The Nigerian government says it has withdrawn the contempt of court proceedings against NLC, TUC and other unions for embarking on a nationwide protest.
This was disclosed in a letter addressed to NLC’s lead counsel Falana and Falana’s Chambers.
The solicitor general of the federation, B.E. Jeddy-Agba, signed the letter dated August 7.
Through the National Industrial Court, the Nigerian justice ministry issued the labour leadership a summons on contempt of court for protesting.
After that, NLC threatened to embark on another nationwide strike, starting August 14, if the federal government failed to withdraw the contempt of court charges.
NLC, TUC and their affiliates protested against President Bola Tinubu’s anti-poor policies, especially the petrol subsidy removal that has brought untold hardship to Nigerians.
“Kindly recall the exchange of correspondence between the ministry and your office on the need for compliance with the extant court orders, restraining industrial action of any kind on the part of the Nigeria Labour Congress and Trade Union Congress,” stated the government. “The position of the ministry was informed by the need to safeguard the integrity of the court and prevent avoidable service disruption or damage to public facilities.”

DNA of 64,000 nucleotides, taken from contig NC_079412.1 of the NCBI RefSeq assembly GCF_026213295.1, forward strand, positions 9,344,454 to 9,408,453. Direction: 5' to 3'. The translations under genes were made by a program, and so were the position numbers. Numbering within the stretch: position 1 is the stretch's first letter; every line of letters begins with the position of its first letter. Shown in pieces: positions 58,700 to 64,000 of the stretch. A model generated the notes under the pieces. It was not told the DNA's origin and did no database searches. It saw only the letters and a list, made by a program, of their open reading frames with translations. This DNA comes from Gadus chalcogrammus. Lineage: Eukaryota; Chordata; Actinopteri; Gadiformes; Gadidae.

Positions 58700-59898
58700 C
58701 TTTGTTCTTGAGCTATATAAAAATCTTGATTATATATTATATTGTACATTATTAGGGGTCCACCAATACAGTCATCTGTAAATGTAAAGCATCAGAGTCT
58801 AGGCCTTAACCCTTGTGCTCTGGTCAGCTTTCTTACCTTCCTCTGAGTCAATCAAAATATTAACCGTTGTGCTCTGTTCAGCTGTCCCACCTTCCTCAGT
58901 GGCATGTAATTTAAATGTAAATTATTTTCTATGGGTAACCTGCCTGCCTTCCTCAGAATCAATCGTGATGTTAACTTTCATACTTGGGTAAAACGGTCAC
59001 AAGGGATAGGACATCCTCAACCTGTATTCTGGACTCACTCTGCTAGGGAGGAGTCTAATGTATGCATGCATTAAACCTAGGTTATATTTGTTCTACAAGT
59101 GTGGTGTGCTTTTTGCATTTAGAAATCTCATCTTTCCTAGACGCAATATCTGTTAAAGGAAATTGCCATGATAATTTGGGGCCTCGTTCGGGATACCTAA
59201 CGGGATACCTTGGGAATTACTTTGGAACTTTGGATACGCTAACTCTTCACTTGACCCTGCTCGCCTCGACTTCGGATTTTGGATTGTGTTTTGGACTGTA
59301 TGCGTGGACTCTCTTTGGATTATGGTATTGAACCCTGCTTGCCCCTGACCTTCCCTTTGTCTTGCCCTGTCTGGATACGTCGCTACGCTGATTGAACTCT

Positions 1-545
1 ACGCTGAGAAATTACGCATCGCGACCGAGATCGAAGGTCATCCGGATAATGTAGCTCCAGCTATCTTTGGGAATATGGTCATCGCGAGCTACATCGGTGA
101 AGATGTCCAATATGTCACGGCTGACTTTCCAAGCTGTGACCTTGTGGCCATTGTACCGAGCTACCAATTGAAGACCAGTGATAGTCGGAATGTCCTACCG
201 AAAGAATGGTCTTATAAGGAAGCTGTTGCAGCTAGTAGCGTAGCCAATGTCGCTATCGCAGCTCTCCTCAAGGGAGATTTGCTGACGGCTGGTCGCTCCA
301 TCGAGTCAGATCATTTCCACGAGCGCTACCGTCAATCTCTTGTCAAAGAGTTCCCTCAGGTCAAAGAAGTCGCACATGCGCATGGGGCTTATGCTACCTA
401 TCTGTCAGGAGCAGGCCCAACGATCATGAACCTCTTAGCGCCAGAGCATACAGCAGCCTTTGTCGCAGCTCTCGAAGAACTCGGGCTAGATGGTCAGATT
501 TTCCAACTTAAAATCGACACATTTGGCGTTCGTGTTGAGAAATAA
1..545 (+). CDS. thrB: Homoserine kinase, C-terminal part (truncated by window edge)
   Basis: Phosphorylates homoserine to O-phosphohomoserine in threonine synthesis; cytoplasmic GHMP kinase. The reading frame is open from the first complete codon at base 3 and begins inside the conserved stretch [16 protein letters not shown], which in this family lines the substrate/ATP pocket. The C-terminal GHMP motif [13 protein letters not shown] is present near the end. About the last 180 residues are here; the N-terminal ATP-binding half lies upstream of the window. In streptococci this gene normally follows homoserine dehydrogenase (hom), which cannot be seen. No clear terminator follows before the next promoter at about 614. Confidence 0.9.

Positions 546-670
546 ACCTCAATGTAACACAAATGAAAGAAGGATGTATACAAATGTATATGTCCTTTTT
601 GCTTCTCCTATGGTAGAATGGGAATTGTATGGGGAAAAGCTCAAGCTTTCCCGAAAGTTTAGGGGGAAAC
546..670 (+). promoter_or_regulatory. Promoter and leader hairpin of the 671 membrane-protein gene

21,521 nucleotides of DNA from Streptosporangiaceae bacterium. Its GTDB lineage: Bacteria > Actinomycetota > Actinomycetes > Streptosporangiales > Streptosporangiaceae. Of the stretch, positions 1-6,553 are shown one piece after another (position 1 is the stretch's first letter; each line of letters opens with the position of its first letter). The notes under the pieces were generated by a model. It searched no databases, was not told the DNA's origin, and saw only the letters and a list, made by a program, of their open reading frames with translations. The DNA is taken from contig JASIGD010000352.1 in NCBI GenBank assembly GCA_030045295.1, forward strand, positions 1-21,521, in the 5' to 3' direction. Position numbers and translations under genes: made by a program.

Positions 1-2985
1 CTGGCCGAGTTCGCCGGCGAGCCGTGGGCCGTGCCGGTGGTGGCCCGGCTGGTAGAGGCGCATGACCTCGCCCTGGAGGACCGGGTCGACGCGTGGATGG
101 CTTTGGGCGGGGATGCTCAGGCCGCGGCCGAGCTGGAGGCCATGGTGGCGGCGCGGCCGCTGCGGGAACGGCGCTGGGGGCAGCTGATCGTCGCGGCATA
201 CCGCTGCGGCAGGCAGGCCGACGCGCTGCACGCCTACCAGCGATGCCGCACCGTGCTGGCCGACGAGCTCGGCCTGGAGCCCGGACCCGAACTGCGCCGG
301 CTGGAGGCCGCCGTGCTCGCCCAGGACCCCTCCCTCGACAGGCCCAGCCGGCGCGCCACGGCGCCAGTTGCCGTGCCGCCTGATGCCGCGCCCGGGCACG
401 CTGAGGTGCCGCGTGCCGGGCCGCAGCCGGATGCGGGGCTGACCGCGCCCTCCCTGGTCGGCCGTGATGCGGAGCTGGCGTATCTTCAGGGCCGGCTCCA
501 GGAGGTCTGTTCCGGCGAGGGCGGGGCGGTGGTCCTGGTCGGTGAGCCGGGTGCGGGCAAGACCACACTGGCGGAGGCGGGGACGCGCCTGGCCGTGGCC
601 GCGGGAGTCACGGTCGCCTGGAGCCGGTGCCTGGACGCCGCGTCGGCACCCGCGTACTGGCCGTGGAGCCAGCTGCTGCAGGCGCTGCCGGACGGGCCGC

It added that despite “these exchanges/interventions, the labour unions, on August 2, proceeded with the industrial action through public protests.”
The letter also mentioned that the protest led to disruption of work and the eventual pulling down of the gate of the National Assembly complex.
“The foregoing, it said, prompted the ministry to initiate contempt proceedings by filing Form 48 on the same 2nd August 2023 in accordance with Section 72 of the Sheriffs and Civil Process Act and Order 9 Rule 13 of the Judgment (Enforcement) Rules,” said the justice ministry.
It stressed that it “is trite that issuance of Form 48 is just the starting point in contempt proceedings which will only crystalise upon the issuance of Form 49 and the consequential committal order.”